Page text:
Playing and pickin’ is part of the heritage here in south central Missouri. Just as often as Texas has country dancehalls, Missouri has little country opries. Tucked away in the tiny town of Northview, MO, every Friday night the soul of this little town comes alive, and the rhythm rocks into the night, like a heartbeat. Known by the locals as the “Northview Jam”, folks come from parts around to gather weekly for a call to community to pick, play, sing, and strum.
Nestled into what seems like an almost abandoned town, located just past the center, is a little converted country church just off State Route B in southern Webster County – with a sign that reads “Country Music Jam”. The parking lot is packed. The show starts at 5 pm, but many come earlier. Come on in, everyone is welcome. When you arrive, you’ll be greeted with a welcome smile and asked if you can sing, strum, or maybe even clog a little. If you can’t, not to worry... sit on back and enjoy the show.
There is a smattering of eclectic old theater chairs adding to the flavor. Most don’t match and are bolted the floor. There are rows of stacking chairs off to the right, a colorful stained-glass window near the back, and the aromas of appetizing dishes wafting from the kitchen - for the potluck held at intermission. An old, etched, wooden sign above an outstretched American flag reads “Northview Jam”. This is true Americana.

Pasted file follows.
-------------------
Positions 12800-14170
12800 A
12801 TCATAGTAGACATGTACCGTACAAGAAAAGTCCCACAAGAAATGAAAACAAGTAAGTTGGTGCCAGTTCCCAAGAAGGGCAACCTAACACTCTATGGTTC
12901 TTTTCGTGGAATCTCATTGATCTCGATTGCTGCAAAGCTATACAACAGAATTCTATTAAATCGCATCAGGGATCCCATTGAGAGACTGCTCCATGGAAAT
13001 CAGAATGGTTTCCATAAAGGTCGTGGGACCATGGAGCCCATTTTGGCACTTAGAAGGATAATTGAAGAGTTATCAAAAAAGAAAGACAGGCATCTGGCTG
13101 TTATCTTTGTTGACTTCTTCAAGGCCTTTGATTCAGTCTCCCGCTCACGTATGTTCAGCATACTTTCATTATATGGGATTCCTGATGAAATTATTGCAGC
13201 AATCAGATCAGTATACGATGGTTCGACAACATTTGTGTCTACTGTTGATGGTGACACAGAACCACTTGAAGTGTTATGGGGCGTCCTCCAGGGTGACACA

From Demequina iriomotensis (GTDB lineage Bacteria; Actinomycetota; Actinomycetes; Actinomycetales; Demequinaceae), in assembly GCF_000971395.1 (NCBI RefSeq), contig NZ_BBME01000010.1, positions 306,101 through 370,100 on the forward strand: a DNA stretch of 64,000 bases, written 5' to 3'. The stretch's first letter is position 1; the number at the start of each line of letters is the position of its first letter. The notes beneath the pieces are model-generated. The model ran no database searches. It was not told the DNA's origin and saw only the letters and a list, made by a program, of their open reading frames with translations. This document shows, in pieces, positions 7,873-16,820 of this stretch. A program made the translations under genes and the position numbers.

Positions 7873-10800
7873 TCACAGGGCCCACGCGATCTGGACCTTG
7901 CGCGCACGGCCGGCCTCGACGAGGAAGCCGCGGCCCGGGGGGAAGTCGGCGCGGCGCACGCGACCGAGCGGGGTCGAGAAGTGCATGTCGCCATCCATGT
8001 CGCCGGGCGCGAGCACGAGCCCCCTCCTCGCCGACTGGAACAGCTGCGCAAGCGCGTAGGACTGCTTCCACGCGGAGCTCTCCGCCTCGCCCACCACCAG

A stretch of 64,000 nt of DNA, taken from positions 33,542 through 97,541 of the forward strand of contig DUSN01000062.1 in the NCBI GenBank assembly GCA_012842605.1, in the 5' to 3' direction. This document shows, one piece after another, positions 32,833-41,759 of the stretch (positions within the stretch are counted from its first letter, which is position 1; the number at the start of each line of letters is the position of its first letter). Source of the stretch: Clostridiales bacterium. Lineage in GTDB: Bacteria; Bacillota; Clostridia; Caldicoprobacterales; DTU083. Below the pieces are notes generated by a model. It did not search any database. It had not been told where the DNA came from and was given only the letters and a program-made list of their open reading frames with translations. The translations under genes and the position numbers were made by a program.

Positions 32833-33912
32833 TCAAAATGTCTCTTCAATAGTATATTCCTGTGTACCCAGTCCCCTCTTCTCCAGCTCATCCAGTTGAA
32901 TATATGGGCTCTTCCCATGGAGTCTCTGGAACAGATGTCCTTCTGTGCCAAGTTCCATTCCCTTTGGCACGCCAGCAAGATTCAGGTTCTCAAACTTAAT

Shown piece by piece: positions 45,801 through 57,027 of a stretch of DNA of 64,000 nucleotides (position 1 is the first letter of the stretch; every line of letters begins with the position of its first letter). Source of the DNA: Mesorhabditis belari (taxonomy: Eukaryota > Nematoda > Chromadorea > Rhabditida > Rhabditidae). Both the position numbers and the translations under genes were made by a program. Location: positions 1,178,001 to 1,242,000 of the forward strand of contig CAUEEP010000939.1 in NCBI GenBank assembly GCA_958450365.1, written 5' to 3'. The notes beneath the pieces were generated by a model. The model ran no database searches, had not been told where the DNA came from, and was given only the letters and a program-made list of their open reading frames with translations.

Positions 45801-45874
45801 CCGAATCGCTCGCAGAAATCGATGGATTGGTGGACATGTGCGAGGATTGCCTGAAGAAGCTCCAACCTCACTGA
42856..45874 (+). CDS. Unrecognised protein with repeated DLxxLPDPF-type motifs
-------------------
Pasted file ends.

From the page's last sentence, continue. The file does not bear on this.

As folks take the stage, an almost intuitive connection happens. Like muscle memory, the next act takes the stage, a key is called out, and the music begins. Birthdays and anniversaries are celebrated... doesn’t matter if they’ve known you a while, or they don’t know you at all. You are welcomed into the fold and serenaded. As the evening progresses, the more the audience sings along.
On this particular night, coming away from my first Missouri Cherry Blossom Festival, where history meets pop culture, and Mayberry comes to southern Missouri. A time-honored tradition takes shape. Small town meets celebrities, but status doesn’t matter – only home-grown hospitality.
This I was told, was a highlight for the honored guests to sneak away from festival festivities and join in with this jam. For some of the guests this was the first time, for others this is a yearly pilgrimage. For the rest of us, it was a night to be remembered where the cast of the Waltons crooned "I'll Fly Away", as the band belted out the melody, and the audience sang along boldly. It speaks highly when the hospitality rings so strong that it’s the highlight for honored authors, presidential descendants, historians, and celebrities is to come back time and time again to this tiny town. Where the people are real, and music is interwoven into the fabric of the community.
Looking for more hiking haunts in the tri-county area?
Missouri is touted for it's trails, and here in south central Missouri, we can definitely help cure your hankering for hikes. Tucked off Hwy 60, just off State Hwy O, about an hour east of Springfield is Cedar Gap Conservation Area. Between Seymour and Mansfield is a local little gem. It's not a big hike, but it sure is pretty, and definitely worth the go.
Touted as Missouri's second highest point in the state. You'll enjoy sweeping vistas, quiet creek beds, a old prospector's cabin (heading left on the trail, when you get to the intersection), an old oak hickory forest, and a walk along the train tracks. Full of camera ready shots, so don't forget the camera. Bring a lunch, picnic on the ridge, and take in the full view. The trail is fido friendly, just make sure to have a leash handy. Great for a group of friends, or hiking solo.